'The Only Good Samaritan...' - Dead Samaritan (6/10)
In what little has been written online so far about these guys, Finland’s Dead Samaritan are often pegged as a crossover between melodic death metal and thrash, or described with the painfully vague (and overused) term ‘female-fronted death metal’. Although neither description will get any argument from me, the band’s latest output (and first full-length) struck me otherwise. “The Only Good Samaritan...”- to my humble ears- stands at a meeting place between death metal, and classic rock n’ roll. Although the fusion between rock riffs and death metal energy has been attempted before (and often unsuccessfully), Dead Samaritan manage to find a working balance. There is nothing here of a “Heartbreak Hotel” nature, but the balls-out energy of vintage rock n’ roll and 80’s sleaze has found a home in this death metal host.
Although I mentioned a basis in more traditional rock music, make no mistake; Dead Samaritan bring a pure death metal sound to the table. Growled vocals, double-kick drums and crunchy guitars are all staples here, withdrawing from the riff assault only sparingly. Rather, the ‘rock’ vibe emanates from the songwriting. “The Only Good Samaritan...” is a glorification of song structure, something often dismissed by a great many metal bands these days. Although the riffs are often fast, ideas are rarely strained past the point of expiry. There’s always a tasty chorus or new set of riffs to take the old ones’ place. Although Dead Samaritan’s style of songwriting may feel ironically fresh in the scheme of modern metal, the quality itself isn’t particularly astounding, although there are a few songs that demonstrate the band’s talent in full. Among these are the excellently catchy “Laid to Waste”, and the far-and-beyond album highlight; “In the Shadows of the Mind”. Here, Dead Samaritan step away from the fast-paced riffs for a bit, offering something much darker, something akin to the feeling of melodic dread I get listening to the first two Dissection albums.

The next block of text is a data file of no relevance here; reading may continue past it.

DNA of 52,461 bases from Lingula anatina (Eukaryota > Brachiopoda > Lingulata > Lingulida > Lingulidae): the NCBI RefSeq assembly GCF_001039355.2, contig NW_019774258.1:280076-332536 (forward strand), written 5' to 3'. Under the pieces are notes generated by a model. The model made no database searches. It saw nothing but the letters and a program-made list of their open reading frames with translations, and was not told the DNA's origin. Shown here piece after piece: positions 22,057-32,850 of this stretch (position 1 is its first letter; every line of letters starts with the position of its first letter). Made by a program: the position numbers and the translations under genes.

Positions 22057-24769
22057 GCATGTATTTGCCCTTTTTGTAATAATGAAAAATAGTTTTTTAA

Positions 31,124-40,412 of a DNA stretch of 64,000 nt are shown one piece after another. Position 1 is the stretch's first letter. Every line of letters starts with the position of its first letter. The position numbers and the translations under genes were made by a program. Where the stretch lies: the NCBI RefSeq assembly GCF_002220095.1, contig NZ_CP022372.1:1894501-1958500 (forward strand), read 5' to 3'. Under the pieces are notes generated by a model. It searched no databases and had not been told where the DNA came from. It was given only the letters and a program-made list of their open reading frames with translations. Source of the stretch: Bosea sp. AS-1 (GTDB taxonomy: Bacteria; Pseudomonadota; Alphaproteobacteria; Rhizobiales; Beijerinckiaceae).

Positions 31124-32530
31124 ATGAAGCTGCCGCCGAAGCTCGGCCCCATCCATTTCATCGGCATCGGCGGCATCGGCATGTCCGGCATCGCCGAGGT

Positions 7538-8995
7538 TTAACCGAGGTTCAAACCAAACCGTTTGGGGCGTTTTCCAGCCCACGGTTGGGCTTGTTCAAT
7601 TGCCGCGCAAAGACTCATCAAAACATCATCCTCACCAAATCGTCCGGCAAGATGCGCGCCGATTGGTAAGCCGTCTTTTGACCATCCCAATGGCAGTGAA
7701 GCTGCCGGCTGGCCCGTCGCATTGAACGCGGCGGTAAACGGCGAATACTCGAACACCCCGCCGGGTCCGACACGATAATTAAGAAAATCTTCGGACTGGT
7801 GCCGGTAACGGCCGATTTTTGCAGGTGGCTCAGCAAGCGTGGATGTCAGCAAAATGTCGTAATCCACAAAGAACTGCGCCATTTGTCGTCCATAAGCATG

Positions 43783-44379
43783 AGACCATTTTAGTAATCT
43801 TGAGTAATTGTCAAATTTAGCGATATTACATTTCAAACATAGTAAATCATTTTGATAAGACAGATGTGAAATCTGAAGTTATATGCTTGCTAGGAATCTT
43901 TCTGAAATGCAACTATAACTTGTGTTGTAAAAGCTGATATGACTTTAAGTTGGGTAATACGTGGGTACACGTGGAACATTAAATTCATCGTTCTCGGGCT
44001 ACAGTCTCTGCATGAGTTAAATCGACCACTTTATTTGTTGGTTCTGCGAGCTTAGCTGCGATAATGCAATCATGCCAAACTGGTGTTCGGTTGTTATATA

Dual guitarists Marko Saarinen and Matti Viholainen make for a great core to the band, offering catchy riffs and tastefully thrashy leads to boot. Although it may be the comparison everybody always makes when speaking of female death metal vocalists, Valendis Suomalainen is a stone’s throw away from Archenemy’s Angela Gossow. Although her higher-range growl is admittedly something of an acquired taste, her vocals compliment the band’s rock n’ roll vibe quite well, although it would have been nice to hear more of the lower grunts. The gang vocals are somewhat less impressive, often coming off as a dull thud in the mix. The production of the album is decent: certainly better than what the genre’s innovators had to cope with, but lacking the organic ferocity best suited for their style.
In a way, it’s refreshing to hear the typically chaotic sound of death metal transposed onto such traditional song structures. Naturally however, this comes at the price of losing the element of control that often makes the death metal style sound so dangerous. There are hooks aplenty to behold with Dead Samaritan, and I cannot say I’ve heard too many death metal records that get this catchy without resorting to superfluous melodies, but there are many times on the album where I would have loved to see the band toss off the restraints and go for something unpredictable. With that being said, “The Only Good Samaritan...” is a solid outing from this band, and I can easily imagine these guys bringing a stronger game to their next outing.